CBC president and CEO Hubert Lacroix has had a rocky eight years at the helm of Canada’s public broadcaster, and the union that represents most of his employees is now calling for him to step down.
The Canadian Media Guild, which represents the employees of CBC’s English services as well as its French services outside Quebec and New Brunswick, says Lacroix and his board of directors have lost their legitimacy and the confidence of the staff.
Lacroix, a Montreal lawyer with no previous media experience, was appointed in 2007 by Stephen Harper and has long fended off accusations that he was looking to gut the CBC because of his close ties to the Conservative Party. It has been reported that at least nine of the 12 members on the CBC board have contributed money to the Conservatives. The CMG may be counting on a new Liberal government to give the CBC top brass a clean sweep.
While Lacroix has presided over budget cuts, asset sales and falling ratings, his biggest challenges have been ethical and personnel scandals that challenged the CBC’s personality-focused system. Here’s a look back at some of the biggest controversies involving CBC stars since Lacroix — who wasn’t immediately available for comment — took over.
Rex Murphy & Peter Mansbridge
Jesse Brown, whose Canadaland podcast has been instrumental in revealing many of the allegations against top CBC employees, gained notice in February 2014 for his coverage of the paid speaking gigs of The National anchor Peter Mansbridge and Cross Country Checkup host and CBC commentator Rex Murphy. Murphy’s speeches to oilsands groups and other business audiences were first publicized by Andrew Mitrovica at iPolitics.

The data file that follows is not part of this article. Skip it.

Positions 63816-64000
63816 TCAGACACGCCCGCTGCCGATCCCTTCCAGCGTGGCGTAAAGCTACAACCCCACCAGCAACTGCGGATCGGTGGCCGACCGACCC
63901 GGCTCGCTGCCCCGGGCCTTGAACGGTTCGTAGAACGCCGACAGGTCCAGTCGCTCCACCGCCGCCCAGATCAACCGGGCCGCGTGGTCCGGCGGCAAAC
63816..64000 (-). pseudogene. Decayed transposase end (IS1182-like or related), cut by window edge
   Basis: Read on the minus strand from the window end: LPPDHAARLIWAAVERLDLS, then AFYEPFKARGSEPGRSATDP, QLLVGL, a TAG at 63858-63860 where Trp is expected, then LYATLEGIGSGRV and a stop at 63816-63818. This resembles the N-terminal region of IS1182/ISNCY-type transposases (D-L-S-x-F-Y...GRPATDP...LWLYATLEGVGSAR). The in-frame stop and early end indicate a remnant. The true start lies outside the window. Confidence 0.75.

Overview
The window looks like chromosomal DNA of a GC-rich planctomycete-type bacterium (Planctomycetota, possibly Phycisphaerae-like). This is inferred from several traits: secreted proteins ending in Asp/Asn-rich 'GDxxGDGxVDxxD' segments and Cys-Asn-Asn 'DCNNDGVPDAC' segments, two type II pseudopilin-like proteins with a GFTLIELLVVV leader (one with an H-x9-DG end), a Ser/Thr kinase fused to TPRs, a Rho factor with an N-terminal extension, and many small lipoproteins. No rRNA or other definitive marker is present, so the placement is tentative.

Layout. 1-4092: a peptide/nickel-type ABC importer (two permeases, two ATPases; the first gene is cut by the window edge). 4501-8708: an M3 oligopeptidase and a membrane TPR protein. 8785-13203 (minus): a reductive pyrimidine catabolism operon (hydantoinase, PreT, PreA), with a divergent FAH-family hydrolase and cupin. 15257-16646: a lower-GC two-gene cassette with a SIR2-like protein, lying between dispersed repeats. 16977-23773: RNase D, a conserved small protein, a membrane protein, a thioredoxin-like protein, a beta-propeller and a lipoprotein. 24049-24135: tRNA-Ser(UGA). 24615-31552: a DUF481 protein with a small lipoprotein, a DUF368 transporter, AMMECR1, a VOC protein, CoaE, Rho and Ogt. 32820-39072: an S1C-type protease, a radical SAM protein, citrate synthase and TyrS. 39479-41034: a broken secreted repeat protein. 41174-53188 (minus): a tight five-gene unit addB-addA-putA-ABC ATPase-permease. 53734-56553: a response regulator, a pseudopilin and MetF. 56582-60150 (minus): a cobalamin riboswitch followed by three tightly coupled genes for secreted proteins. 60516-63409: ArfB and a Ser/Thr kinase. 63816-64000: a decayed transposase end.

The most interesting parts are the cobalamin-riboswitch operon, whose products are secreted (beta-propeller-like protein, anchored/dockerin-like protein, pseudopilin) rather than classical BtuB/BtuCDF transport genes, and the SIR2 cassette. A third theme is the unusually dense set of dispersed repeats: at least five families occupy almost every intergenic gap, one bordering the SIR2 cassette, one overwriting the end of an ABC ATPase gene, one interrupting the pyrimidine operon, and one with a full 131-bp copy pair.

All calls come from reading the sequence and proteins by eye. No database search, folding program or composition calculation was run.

Brown said that neither man had disclosed the paid speaking engagements during their coverage or discussion of the issues. While Mansbridge defended his speeches as non-partisan, Murphy’s endorsement of the controversial development of Canada’s oilsands was enthusiastic in a recording broadcast by Brown.
The CBC protested that Murphy was officially a freelancer and therefore free to express his own views elsewhere, but relented in April 2014 and changed the rules to add transparency to the speaking fees earned by its hosts. It wouldn’t be enough to stem future controversy, however.
CBC’s senior business correspondent came in Brown’s sights in December 2014 for giving what he called uncritical interviews to bank executives without disclosing that those same banks had recently paid her for speeches and appearances. Yet that alleged breach paled in comparison to a story Brown published in January 2015 suggesting that Lang had intervened to try to sabotage a story critical of the Royal Bank of Canada’s temporary foreign worker policy and, when that effort failed, had given the bank’s CEO a platform on The National to make his case in a softball interview. Lang had taken speaking fees from RBC, and was reported to be in a romantic relationship with a member of the bank’s board of directors. None of this was disclosed during her coverage.